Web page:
CLEVELAND-- They’re supposed to help drivers when they’re in trouble, but now serious questions are being raised about at least one Ohio Department of Transportation safety patrol operator.
The tow truck operator was captured on Cleveland police body cam video lifting and flipping a car into rush hour traffic on the interstate with the driver still inside.
Officers were originally responding to a minor multi-vehicle fender bender. Cameron Jenkins, 24, was side swiped and sitting inside of the vehicle along the berm on Interstate 90 west near the Interstate 71 split.
The officer took his information and told him to sit tight. Seconds later, his Kia was being lifted high into the air and then slammed back down.
“I just remember my car going up,” Jenkins said. “And the next thing I know, I’m flipped over in my car.”
As police rushed over to help, the tow truck operator is heard on the video asking, “Is he in there?” The officers responded, “Yes, he’s in there.”
FOX 8 learned the tow truck is part of ODOT’s “Good Samaritan Safety Patrol Program,” which is sponsored exclusively by State Farm Insurance and contracted with a company based in New York.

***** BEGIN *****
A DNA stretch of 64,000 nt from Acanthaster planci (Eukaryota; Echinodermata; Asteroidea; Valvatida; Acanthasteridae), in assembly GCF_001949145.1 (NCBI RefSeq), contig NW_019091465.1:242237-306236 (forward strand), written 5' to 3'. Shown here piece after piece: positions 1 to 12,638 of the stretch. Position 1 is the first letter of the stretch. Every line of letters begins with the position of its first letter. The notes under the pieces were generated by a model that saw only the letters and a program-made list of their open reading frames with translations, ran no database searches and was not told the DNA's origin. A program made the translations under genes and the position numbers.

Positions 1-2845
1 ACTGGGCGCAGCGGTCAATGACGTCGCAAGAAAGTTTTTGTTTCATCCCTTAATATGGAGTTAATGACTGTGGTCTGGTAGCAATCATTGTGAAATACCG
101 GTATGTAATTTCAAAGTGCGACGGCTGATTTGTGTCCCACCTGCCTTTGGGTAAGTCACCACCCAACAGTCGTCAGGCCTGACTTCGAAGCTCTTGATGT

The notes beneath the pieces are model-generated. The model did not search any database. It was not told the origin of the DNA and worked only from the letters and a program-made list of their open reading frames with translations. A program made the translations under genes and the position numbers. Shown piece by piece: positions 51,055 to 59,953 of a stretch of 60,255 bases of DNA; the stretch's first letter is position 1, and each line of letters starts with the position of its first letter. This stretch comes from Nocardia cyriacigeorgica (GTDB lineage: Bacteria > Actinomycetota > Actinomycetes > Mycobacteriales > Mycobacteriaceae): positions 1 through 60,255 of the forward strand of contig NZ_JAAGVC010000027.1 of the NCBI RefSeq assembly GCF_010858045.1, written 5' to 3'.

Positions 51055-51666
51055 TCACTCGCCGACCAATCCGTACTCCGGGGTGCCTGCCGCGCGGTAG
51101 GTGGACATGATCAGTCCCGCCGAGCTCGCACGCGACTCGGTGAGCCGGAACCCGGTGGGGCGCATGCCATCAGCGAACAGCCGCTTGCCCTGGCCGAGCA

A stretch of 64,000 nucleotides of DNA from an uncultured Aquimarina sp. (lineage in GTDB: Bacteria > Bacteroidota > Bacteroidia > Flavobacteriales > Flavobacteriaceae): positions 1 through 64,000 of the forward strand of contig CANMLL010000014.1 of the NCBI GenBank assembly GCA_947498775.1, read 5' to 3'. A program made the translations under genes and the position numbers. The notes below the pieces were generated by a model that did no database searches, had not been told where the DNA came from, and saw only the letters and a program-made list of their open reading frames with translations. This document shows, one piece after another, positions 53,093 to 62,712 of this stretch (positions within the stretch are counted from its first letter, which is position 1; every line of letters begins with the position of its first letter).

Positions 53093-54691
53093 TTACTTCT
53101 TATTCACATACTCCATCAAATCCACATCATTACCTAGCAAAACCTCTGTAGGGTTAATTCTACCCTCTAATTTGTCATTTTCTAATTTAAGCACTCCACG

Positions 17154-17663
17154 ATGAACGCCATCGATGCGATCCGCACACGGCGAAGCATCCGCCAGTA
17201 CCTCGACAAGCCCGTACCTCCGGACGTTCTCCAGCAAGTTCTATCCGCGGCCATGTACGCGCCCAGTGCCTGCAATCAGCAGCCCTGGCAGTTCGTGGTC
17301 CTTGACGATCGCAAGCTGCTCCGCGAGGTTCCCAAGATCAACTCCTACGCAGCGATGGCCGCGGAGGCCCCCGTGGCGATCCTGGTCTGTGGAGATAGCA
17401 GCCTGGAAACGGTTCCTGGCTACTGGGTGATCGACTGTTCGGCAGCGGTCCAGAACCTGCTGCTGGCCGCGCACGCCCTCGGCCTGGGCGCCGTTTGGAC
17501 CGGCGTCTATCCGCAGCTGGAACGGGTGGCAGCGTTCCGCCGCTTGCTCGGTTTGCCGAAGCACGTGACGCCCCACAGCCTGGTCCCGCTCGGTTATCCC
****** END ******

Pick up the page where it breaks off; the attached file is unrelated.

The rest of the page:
“It’s a company called AutoBase Inc.,” said attorney Tom Merriman, who is representing Jenkins. “They have a contract with ODOT and their purpose for being is to make the roads safer.”
“They acknowledge that it happened, but can't comment at this time due to pending litigation," said Joe Labella Sr., AutoBase Inc. general manager.
According to the police report, the tow truck driver basically said the “boom” was malfunctioning.
In a statement, ODOT Northeast Ohio Public Information Officer Amanda McFarland said:
“AutoBase Inc. made ODOT aware of the incident as soon as it happened, per standard operating procedure. ODOT discussed the incident with AutoBase and they have taken corrective actions by updating similar control systems on all tow trucks on the ODOT contract.”
But Merriman said that doesn’t explain everything. According to AutoBase Inc’s own website, the vehicles are all outfitted with multiple cameras.
“They have cameras both in the front and back of their vehicles, and their command center can actually manage a crash scene remotely,” said Merriman, wondering why someone didn’t notice Jenkins inside of the car.
Jenkins was badly bruised and suffered a serious concussion that left him with lingering symptoms including dizziness, nausea, insomnia and trouble concentrating.
Both Merriman and Jenkins also question the tow truck driver's apparent demeanor following the incident.
“He has no reaction. No care in the world, just another day on the job,” Jenkins said.
FOX 8 also reached out to State Farm. Although the insurance company has nothing to do with the actual Safety Patrol’s operations or vehicles, a regional spokesperson said they’re looking into the incident.
“ODOT needs to investigate,” Merriman said. “The bottom line is those drivers need to be retrained and whoever’s supervising them needs to be questioned about what methods are you using to make sure their tow truck drivers, they’re out there and not putting the public at risk.”